Ngo Minh Hieu returned to Vietnam in 2020 after his US prison sentence for hacking the private data of millions of people was cut short after he worked to help US authorities nab other cybercriminals. Photo by Lien Hoang, Nikkei staff writer.

Lured to the US Pacific territory of Guam by someone he thought was another hacker offering stolen identity data, Hieu was summoned to an airport investigation room soon after his plane landed.

“My whole stomach was crazy, I lost all feeling, I felt like my soul was not there,” said Hieu, adding that he still gets chills remembering the two-month detention in Guam where he slept on the floor without so much as a toothbrush. “That’s a real jail.”

Eventually transported to the US mainland where he was convicted and sentenced, Hieu filled his time with learning origami, group therapy, FaceTime calls to Vietnam, and helping law enforcement officials, which meant being transported with wrists and ankles shackled to 15 different prisons across the country, often wearing “clothes like paper” in the cold. “You feel like your life is worthless. You feel like you’re an animal,” he said of the transfers.

US authorities wanted him “to use a criminal mind, to catch a criminal,” Hieu said, which kind of resembles his current job in Vietnam, where he works for the national cyber agency scanning the dark web for threats and giving security training.

The one-party state is no stranger to cyber espionage. Vietnam hacks dissidents globally, employing 10,000 so-called cyber troops to block or manipulate content on Facebook and YouTube, according to US government-funded advocacy group Freedom House. Vietnam has rejected the group’s findings, saying it respects human rights.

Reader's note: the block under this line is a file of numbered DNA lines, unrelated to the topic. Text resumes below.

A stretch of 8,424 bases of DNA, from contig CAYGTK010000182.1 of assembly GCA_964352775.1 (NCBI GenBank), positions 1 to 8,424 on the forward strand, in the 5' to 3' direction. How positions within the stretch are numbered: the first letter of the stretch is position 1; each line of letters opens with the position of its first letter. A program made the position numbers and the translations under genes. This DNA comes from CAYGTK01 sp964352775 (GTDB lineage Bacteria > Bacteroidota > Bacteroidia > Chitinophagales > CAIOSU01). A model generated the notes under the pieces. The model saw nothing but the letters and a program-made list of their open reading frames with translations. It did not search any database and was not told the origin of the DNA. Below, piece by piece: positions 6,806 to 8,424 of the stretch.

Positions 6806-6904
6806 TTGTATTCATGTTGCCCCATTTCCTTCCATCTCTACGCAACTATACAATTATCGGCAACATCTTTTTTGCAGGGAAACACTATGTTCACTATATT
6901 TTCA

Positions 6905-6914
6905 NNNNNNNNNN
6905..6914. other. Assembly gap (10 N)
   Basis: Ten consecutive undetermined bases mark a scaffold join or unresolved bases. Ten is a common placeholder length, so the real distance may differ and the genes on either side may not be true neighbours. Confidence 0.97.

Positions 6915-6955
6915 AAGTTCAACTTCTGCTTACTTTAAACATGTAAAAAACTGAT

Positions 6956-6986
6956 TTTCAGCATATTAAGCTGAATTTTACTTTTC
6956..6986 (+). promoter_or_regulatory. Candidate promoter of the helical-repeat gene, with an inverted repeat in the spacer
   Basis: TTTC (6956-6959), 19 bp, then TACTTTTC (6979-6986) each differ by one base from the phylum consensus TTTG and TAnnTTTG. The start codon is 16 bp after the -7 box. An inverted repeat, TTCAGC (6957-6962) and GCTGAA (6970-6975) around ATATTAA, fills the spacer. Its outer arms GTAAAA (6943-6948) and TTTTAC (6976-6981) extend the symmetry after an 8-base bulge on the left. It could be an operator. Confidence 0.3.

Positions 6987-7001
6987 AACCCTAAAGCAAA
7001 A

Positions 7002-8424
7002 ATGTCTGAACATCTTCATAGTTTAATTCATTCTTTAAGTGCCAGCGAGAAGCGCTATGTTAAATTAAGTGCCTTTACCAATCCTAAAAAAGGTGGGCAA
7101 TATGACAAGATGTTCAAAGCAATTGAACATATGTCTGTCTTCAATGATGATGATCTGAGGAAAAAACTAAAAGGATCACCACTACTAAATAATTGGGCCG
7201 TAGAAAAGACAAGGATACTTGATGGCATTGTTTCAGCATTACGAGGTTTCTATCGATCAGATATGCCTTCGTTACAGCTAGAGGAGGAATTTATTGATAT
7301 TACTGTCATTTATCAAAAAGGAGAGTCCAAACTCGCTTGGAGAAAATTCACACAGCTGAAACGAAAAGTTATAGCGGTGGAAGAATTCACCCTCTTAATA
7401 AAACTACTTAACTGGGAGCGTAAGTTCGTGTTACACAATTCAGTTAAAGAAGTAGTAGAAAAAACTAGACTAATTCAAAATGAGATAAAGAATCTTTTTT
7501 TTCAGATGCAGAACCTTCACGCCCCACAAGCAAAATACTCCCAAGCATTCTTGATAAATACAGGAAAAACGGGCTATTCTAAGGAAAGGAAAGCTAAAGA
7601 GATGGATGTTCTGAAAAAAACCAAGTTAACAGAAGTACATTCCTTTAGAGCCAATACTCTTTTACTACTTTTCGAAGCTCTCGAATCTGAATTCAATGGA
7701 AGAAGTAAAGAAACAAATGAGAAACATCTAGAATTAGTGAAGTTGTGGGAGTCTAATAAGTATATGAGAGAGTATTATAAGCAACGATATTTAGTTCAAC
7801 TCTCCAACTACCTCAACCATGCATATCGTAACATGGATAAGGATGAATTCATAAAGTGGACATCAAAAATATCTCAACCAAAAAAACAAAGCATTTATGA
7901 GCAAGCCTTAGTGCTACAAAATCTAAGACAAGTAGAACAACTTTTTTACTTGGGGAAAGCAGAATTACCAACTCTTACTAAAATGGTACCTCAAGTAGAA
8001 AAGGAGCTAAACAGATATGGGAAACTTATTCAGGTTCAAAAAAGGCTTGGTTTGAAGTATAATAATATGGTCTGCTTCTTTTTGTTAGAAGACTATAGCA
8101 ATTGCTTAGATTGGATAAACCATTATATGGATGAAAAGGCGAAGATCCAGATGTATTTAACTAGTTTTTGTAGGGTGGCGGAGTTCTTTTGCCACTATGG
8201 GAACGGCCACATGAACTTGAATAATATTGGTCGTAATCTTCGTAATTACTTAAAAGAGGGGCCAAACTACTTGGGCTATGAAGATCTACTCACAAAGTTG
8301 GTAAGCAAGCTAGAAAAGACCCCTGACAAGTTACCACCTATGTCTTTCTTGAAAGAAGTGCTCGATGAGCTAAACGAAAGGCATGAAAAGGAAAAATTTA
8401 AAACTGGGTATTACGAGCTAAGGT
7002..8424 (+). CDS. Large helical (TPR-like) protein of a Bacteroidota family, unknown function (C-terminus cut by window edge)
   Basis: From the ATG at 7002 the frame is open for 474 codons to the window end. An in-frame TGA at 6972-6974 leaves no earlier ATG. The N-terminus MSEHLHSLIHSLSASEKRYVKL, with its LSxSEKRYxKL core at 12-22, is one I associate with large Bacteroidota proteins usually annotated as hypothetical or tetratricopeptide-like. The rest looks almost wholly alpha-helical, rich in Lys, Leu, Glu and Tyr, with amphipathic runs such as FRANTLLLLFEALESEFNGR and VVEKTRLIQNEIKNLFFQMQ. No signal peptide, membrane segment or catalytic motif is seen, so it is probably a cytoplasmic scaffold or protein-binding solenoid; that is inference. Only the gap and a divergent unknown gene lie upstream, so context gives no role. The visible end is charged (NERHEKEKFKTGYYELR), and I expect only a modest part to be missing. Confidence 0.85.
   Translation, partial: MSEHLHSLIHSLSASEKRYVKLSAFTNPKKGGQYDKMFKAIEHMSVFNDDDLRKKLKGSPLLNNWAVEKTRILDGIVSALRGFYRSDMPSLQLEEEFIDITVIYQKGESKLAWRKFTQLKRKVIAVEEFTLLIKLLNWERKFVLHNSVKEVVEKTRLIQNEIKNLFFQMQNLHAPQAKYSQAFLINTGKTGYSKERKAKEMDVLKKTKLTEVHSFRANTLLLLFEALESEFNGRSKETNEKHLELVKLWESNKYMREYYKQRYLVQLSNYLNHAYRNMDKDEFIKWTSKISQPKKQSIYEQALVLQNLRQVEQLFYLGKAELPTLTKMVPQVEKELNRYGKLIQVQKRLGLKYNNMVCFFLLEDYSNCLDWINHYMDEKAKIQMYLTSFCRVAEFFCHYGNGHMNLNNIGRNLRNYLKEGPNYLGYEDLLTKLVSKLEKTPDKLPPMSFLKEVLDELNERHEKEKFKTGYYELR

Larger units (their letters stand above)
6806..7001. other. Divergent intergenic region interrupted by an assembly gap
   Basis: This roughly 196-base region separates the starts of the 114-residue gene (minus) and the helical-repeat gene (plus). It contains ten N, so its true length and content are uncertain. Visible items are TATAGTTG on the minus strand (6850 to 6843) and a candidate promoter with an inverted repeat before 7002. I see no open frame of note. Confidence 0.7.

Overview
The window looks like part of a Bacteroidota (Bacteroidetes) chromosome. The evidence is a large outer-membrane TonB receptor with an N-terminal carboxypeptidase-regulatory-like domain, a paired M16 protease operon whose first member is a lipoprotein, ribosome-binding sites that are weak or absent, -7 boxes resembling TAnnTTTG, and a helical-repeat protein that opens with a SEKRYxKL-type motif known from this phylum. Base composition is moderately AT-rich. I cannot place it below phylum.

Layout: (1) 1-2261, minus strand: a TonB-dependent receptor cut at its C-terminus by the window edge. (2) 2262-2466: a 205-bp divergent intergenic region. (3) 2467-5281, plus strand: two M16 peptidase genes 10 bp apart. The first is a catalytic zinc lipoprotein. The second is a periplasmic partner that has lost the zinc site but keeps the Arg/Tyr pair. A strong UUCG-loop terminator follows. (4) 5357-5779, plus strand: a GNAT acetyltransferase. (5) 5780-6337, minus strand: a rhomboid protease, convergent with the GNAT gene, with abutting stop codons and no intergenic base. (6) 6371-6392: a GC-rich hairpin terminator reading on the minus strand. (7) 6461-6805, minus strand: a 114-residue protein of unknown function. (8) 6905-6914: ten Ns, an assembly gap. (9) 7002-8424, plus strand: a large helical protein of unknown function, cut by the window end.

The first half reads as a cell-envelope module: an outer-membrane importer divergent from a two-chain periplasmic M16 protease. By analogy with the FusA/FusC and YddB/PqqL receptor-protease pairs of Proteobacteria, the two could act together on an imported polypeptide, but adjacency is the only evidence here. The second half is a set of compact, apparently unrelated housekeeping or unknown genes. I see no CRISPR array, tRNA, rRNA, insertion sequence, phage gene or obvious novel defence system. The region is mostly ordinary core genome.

When asked about Vietnam’s cyber record, Hieu said he took the new job with a condition. “I told them straight up, I want to help the community,” he said. “The rest, I don’t know.”

What does help mean? Hieu answered by pulling out two phones. One was a Philips feature phone—yes, they still exist—used for voice calls only. “It’s not smart, but it protects me,” said Hieu.

The other was a Huawei smartphone equipped with an app he developed called Chong Lua Dao, or Fight Scams. Outside work, he uses the app to give advice on cyber hygiene, as well as through his Facebook page, which has 200,000 followers, or even via speeches at colleges and conferences.

One of Southeast Asia’s big six economies in 2020, Vietnam had the biggest jump in first-time digital customers, according to a report by Google, Temasek, and Bain. That includes many new internet users unfamiliar with how easily they can be targeted online. With a total population of 100 million people, that is not a bad-sized audience for someone offering online safety advice.

After growing up among the wheat fields near Cam Ranh Bay, where the Soviet and US navies once had outposts, Hieu has chosen Vietnam’s commercial capital to repurpose the computer skills of a misspent youth.

“I could have done so many things, used my skills, instead of chasing the devil,” he said. The devil that blinded him was money, he said, waving his left palm across his eyes to demonstrate. Hieu said he’s even working on a memoir and has received an offer from a domestic studio that wants to buy the movie rights to his story.

This article first appeared on Nikkei Asia. It’s republished here as part of 36Kr’s ongoing partnership with Nikkei.